What happened to all the Agile Coaches?
Over the past year, dedicated agile contracts and, specifically, Agile Coach and Scrum Master roles seem to be disappearing from the federal acquisition space. Should Agile Coaches and Scrum Masters look elsewhere for work? Is agile dead in the federal space?
We don’t think so.
The Federal government’s approach to project management has evolved. When agencies decided to experiment with agile product delivery, there was knowledge to baseline, pilot programs to launch, and a steep learning curve to climb. A strict approach to agile was needed; it was a place to start.
Now, agencies across the Federal space know what agile is and don’t need someone to come in and explain it to them. They understand the value of collaboration, continuous communication, and flexibility. They’ve incorporated iterative development and product management into their delivery practices. (And frankly, people are probably sick of agile evangelists shoving agile lingo and strict practices down their throats.)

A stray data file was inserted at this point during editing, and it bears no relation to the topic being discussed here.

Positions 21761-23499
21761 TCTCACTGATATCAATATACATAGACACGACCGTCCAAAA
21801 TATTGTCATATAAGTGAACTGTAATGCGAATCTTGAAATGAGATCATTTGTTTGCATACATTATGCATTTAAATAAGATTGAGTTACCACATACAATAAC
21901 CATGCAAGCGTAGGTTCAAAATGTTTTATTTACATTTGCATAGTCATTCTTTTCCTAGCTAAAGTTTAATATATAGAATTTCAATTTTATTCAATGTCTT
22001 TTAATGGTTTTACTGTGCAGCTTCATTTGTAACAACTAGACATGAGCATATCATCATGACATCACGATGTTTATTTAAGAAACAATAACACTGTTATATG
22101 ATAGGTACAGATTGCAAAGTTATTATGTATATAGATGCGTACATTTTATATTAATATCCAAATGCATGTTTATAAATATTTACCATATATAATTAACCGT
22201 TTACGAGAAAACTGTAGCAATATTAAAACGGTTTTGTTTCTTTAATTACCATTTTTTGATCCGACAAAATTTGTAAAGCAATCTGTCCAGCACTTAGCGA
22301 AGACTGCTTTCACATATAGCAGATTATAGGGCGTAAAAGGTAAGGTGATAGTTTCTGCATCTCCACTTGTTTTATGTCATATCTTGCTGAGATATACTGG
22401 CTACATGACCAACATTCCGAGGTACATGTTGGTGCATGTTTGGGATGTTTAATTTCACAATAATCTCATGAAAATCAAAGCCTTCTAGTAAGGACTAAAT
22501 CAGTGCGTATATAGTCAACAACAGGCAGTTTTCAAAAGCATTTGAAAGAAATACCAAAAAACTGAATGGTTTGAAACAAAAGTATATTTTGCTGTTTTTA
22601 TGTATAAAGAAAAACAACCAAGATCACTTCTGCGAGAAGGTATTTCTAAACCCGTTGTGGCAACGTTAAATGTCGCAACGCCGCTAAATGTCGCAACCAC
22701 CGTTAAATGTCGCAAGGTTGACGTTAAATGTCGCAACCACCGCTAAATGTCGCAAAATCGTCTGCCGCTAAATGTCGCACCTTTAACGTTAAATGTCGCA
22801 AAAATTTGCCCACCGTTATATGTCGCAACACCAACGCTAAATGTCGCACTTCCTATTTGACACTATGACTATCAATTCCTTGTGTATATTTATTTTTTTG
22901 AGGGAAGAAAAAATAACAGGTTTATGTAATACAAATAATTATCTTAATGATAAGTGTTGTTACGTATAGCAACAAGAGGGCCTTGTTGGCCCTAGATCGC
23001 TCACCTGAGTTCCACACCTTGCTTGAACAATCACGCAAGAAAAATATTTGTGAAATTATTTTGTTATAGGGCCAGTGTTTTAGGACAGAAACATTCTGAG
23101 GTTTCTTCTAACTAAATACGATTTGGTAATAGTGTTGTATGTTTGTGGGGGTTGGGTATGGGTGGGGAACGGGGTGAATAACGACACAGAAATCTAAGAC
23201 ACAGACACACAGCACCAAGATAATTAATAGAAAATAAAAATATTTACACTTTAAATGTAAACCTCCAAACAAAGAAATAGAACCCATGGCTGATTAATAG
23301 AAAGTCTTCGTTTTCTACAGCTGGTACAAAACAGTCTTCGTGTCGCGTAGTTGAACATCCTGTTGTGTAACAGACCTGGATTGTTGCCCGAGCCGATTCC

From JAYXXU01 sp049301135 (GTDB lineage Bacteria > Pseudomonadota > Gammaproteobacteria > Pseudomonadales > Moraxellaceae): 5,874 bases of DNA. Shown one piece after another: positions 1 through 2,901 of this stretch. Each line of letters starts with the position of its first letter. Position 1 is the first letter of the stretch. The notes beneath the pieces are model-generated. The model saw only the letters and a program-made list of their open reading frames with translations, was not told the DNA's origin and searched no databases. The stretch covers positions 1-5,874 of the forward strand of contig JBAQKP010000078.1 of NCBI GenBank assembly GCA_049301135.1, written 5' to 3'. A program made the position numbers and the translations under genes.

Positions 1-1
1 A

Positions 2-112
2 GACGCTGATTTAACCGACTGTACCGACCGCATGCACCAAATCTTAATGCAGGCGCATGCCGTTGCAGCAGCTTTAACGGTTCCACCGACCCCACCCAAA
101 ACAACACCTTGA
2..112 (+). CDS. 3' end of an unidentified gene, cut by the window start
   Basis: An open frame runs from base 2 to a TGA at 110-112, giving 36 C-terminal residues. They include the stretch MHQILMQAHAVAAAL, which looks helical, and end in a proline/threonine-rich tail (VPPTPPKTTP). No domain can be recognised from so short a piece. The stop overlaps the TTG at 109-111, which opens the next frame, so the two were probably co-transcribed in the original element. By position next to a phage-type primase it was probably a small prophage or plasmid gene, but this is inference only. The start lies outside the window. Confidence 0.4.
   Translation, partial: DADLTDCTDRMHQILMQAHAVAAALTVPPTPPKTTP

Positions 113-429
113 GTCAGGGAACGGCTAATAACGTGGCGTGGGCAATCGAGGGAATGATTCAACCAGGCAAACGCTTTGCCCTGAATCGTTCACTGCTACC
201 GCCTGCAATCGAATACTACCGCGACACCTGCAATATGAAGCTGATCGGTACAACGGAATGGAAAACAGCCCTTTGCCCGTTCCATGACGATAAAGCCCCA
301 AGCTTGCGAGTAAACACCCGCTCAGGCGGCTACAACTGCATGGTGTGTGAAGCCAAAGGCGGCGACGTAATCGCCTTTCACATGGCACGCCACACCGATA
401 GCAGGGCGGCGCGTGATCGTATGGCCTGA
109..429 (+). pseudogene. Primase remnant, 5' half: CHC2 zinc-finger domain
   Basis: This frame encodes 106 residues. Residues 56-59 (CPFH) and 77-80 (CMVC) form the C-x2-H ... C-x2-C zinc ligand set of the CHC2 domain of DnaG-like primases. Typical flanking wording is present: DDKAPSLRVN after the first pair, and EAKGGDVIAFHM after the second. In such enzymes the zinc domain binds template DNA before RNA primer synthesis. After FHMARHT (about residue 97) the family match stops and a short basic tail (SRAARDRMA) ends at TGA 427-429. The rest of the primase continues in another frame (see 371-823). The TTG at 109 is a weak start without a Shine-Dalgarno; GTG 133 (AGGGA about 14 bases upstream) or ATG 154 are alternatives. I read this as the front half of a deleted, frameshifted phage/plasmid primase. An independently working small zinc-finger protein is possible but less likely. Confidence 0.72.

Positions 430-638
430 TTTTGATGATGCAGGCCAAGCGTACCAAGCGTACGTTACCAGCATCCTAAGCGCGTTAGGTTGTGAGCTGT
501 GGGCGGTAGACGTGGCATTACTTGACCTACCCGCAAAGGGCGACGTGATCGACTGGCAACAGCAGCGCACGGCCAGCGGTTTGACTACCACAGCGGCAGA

Though the names have changed, the roles remain largely the same.
Agile and its roles, per se, haven’t disappeared, but is instead being embraced as a cultural and strategic imperative. Its principles are evolving into the DNA of the agencies. We’re seeing language like digital transformation, product-centricity, and human-centered design used in RFPs. The government is moving away from purchasing Labor Categories (LCATs) – Agile Coaches and Scrum Masters– to purchasing product delivery teams. Agencies know they want product development done a certain way and are expecting their vendors to bring their high-performing team to lead the effort.
So, instead of agile call it Product Delivery or Organizational Excellence. Call us former Agile Coaches and Scrum Masters by a different name– Facilitator or Product Manager or Organizational Designer. Hell, call us Jeff. Just keep embracing the values of great product delivery and continuous improvement– by any name you want to call it.